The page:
Portions of this book were previously published in a different form and used here with permission. Portions of chapter 1 appeared as “ ‘A Burden Too Heavy to Bear’: War Trauma, Suicide, and Confederate Soldiers,”Civil War History59:4 (December 2013): 453–91. Portions of chapters 5 and 6 appeared as “ ‘Will They Ever Be Able to Forget?’: Confederate Soldiers and Mental Illness in the Defeated South,” inWeirding the War: Stories from the Civil War’s Ragged Edges, edited by Stephen Berry (Athens: University of Georgia Press, 2011), 321–39. Portions of chapter 8 appeared as “ ‘Cumberer of the Earth’: Suffering and Suicide among the Faithful in the Civil War South,” inDeath and the American South, edited by Craig Thompson Friend and Lorri Glover (New York: Cambridge University Press, 2015), 153–80.
For my family, Donny, Shannon, and Jackson, with love and gratitude.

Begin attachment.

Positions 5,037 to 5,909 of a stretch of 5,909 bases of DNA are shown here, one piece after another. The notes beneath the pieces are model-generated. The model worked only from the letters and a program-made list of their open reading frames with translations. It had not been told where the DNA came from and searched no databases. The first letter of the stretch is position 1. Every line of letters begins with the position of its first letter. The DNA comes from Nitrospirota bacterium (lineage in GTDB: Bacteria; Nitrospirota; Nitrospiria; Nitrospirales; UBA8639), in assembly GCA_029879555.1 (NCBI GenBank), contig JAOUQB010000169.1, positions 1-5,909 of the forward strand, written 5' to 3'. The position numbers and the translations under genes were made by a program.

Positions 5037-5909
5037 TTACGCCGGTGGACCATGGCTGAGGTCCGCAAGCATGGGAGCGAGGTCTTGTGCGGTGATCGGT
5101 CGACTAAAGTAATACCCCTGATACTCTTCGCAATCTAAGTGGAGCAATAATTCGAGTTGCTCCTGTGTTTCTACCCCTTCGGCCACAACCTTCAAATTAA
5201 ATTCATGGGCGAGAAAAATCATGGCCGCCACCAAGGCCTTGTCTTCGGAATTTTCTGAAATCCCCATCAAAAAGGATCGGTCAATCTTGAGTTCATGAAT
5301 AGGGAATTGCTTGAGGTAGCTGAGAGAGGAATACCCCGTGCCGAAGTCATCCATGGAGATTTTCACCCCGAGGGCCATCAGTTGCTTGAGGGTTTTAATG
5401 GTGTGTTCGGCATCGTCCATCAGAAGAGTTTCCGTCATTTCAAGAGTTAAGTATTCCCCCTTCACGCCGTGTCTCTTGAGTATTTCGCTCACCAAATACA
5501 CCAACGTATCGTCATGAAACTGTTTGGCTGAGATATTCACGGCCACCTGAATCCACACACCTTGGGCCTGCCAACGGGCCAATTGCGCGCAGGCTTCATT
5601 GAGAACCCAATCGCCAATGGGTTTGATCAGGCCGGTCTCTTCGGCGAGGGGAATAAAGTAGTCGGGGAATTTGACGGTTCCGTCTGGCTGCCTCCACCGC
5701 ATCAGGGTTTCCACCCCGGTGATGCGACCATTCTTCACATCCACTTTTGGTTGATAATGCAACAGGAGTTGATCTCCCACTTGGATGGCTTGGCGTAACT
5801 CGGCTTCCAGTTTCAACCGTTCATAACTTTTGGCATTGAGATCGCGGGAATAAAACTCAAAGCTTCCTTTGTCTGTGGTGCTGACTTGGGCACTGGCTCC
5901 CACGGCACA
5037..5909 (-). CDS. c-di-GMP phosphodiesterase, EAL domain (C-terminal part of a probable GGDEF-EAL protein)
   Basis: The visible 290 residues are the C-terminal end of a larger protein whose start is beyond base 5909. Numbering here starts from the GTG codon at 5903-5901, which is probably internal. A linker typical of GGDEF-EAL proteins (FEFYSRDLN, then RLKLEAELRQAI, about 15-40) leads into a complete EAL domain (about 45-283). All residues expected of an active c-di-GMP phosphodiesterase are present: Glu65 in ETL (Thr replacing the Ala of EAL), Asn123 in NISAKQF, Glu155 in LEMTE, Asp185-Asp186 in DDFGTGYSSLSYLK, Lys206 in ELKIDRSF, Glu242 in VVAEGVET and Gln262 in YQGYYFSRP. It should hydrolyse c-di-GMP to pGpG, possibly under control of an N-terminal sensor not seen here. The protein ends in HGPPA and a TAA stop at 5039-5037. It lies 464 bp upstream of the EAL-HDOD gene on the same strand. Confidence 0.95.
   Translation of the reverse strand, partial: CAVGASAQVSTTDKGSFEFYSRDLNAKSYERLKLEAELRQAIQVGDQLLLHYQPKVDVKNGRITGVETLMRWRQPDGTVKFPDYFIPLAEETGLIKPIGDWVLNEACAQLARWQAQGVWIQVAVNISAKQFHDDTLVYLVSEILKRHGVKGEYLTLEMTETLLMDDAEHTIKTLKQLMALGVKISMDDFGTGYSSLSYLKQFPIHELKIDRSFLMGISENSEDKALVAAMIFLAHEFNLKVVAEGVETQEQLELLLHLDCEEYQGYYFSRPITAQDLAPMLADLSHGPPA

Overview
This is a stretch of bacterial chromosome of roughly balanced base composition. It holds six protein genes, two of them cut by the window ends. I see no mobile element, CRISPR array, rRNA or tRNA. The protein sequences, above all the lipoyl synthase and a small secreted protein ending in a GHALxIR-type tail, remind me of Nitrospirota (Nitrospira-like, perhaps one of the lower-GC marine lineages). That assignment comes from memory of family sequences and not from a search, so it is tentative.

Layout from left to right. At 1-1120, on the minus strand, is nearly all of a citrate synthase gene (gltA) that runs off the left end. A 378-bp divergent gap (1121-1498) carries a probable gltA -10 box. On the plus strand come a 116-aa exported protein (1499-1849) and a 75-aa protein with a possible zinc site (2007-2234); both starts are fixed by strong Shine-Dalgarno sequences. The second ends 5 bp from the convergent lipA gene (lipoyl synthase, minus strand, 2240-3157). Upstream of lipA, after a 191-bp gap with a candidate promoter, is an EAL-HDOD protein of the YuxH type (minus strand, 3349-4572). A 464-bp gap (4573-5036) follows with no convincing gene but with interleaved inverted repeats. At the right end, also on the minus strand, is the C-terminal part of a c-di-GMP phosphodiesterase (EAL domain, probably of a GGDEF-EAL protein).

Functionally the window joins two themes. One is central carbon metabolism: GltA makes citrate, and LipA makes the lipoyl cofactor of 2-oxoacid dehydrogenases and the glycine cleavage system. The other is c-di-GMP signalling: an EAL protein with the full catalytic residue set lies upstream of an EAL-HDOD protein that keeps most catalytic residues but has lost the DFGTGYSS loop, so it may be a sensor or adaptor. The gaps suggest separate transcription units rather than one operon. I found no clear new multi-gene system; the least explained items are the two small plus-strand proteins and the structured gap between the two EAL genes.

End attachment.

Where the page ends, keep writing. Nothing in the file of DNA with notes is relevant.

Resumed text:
Contents
Acknowledgments
Introduction
PART I Confederate Men and Women during the Civil War Chapter 1 A Burden Too Heavy to Bear War Trauma, Suicide, and Confederate Soldiers Chapter 2 A Dark Doom to Dread Women, Suicide, and Suffering on the Confederate Homefront
PART II African American Southerners in Slavery and Freedom Chapter 3 De Lan’ of Sweet Dreams Suffering and Suicide among the Enslaved Chapter 4 Somethin’ Went Hard agin Her Mind Suffering, Suicide, and Emancipation
PART III Confederate Men and Women in the Aftermath of War Chapter 5 The Accursed Ills I Cannot Bear Confederate Veterans, Suicide, and Suffering in the Defeated South Chapter 6 The Distressed State of the Country Confederate Men and the Navigation of Economic, Political, and Emotional Ruin in the Postwar South Chapter 7 All Is Dark before Me Confederate Women and the Postwar Landscape of Suffering and Suicide Chapter 8 Cumberer of the Earth The Secularization of Suffering and Suicide Conclusion